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Παρασκευή 29 Οκτωβρίου 2021



Orthodox Christians don’t need any convincing that “a mother's prayer can retrieve a child even from the bottom of the sea”. There are so many examples of this that everybody seems to know of such cases. It’s a pity there is no proverb of this kind about a father’s prayer. It is largely explained by the fact that fathers pray more seldomly, and, much to our shame, in general there are fewer believers among men than among women. I know some are keen on arguing about this statement, but there are no churchgoers among such debaters.

I have a high-ranking boss. Born in an ordinary village like me, he achieved everything not through connections and family ties but by his intelligence and hard work. We maintain very good relations, though it would be a liberty on my part to say that we are friends. He is much older and wiser than I, and he holds a high post. He is a man I have infinite respect for as a director, a teacher and a mentor.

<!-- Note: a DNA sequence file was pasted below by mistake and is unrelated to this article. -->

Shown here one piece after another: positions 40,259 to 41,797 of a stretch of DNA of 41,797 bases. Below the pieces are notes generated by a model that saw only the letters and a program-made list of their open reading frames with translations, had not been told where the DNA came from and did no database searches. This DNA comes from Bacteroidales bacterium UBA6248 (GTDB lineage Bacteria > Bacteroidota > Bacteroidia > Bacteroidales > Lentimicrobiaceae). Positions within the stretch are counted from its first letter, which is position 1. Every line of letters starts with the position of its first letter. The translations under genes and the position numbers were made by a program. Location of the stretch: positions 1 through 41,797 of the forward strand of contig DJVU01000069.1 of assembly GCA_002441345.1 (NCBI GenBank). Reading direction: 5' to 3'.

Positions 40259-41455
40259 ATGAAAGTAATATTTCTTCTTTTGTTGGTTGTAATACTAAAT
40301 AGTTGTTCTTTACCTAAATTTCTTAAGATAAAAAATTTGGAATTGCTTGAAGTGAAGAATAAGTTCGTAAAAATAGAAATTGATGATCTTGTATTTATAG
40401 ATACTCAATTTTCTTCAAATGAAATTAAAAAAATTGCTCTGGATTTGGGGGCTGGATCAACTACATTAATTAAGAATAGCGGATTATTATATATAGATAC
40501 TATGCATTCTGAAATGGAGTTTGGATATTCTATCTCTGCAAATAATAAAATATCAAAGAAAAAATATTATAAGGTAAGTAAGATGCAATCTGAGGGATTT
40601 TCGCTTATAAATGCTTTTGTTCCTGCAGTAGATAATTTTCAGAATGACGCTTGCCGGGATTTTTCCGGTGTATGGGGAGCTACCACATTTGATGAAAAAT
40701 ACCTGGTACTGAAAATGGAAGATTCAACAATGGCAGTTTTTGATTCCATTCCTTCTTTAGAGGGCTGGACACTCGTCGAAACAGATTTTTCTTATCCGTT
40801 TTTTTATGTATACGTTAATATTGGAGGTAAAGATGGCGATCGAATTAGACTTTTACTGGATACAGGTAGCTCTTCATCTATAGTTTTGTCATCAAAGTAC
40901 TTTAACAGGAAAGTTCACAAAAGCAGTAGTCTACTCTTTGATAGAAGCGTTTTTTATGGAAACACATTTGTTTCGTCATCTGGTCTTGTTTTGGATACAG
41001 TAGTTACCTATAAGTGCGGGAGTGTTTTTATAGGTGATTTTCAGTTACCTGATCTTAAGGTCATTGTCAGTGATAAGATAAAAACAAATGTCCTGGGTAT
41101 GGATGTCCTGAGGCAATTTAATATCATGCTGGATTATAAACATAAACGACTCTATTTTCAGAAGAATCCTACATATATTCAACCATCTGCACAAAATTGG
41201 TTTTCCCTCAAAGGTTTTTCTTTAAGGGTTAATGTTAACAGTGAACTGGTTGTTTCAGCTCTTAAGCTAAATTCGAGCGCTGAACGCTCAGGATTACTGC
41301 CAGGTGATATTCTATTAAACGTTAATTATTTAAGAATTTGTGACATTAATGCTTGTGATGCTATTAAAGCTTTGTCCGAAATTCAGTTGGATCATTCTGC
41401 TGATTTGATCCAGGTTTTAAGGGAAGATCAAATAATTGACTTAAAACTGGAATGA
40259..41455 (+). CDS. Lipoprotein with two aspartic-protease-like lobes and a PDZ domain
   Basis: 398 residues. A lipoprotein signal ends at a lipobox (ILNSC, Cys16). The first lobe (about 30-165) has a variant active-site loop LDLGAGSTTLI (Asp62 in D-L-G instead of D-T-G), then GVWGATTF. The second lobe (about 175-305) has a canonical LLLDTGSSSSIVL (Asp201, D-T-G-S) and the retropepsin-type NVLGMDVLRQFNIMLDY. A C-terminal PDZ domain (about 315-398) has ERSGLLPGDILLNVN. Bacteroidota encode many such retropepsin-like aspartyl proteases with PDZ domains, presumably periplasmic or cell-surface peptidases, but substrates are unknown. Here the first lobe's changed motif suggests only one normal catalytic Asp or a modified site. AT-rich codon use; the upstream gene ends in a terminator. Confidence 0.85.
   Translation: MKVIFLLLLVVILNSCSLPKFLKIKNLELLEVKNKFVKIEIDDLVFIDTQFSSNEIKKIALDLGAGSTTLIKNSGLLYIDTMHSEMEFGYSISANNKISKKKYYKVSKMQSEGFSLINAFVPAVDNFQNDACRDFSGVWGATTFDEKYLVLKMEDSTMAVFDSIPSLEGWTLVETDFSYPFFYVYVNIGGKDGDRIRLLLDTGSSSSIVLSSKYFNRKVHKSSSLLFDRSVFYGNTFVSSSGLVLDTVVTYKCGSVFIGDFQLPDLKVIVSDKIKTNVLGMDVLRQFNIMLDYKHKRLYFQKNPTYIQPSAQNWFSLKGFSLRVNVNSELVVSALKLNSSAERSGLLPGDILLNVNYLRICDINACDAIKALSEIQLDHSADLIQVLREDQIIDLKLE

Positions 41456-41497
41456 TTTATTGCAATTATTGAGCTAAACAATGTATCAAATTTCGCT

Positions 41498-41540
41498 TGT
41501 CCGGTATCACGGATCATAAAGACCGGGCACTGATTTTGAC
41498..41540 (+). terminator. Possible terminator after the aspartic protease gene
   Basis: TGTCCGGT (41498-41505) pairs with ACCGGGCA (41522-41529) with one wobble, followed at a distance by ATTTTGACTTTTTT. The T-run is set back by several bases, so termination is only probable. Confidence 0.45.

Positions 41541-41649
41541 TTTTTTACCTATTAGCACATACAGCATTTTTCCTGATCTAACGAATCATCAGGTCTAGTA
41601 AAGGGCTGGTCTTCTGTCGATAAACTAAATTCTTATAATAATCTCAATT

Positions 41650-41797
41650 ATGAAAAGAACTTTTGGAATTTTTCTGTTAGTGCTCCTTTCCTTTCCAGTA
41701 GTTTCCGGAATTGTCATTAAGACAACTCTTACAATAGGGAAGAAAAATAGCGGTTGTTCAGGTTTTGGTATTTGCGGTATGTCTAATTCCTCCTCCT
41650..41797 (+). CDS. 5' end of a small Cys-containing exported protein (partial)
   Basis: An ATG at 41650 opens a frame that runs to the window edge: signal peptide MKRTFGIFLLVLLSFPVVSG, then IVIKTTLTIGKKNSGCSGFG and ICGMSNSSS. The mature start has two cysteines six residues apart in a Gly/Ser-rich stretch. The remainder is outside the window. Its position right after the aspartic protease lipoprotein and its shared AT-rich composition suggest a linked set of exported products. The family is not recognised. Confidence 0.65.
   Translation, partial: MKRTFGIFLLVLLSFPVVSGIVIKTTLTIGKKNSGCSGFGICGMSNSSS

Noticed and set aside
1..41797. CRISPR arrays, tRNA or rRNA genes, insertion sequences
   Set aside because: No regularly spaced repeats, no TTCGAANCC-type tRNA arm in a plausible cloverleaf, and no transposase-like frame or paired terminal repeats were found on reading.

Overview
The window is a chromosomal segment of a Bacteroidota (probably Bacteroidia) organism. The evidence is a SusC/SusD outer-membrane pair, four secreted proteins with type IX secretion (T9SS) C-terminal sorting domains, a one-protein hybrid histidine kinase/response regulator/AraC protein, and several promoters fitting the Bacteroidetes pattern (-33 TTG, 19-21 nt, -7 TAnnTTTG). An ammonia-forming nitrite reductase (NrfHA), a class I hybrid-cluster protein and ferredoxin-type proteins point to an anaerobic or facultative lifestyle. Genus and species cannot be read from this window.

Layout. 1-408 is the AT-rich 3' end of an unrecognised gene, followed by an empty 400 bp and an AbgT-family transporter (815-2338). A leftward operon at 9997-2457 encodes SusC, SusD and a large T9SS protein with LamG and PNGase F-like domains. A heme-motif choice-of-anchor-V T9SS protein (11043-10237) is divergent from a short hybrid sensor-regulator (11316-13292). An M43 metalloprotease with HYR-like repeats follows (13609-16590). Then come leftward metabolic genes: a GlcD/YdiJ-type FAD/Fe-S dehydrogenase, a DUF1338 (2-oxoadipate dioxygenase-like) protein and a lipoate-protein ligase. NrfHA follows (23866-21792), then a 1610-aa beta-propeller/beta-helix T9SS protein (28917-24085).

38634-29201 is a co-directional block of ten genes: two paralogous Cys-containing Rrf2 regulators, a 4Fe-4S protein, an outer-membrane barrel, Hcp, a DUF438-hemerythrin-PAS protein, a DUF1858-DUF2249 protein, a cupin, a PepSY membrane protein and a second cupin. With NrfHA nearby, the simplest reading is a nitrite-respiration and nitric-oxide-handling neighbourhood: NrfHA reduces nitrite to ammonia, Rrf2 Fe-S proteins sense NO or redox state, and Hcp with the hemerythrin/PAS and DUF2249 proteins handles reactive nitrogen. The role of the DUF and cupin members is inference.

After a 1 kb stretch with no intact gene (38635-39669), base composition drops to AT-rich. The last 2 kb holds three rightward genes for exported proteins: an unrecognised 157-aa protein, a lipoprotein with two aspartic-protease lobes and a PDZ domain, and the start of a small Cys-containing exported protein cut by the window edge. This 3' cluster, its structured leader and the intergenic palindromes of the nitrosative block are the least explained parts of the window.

We first met ages ago, when I was an energetic young guy who had just come out of the army and worked at a district newspaper. At that time he was already the manager of one of the best regional (or even national) enterprises and was generally renowned. I knew him not only as an able administrator and a charismatic leader but also as a man of principle, a sincere and not nominal Communist. Of course, he didn’t believe in God; he was indifferent to matters of Church, faith, and religion but was not a militant atheist.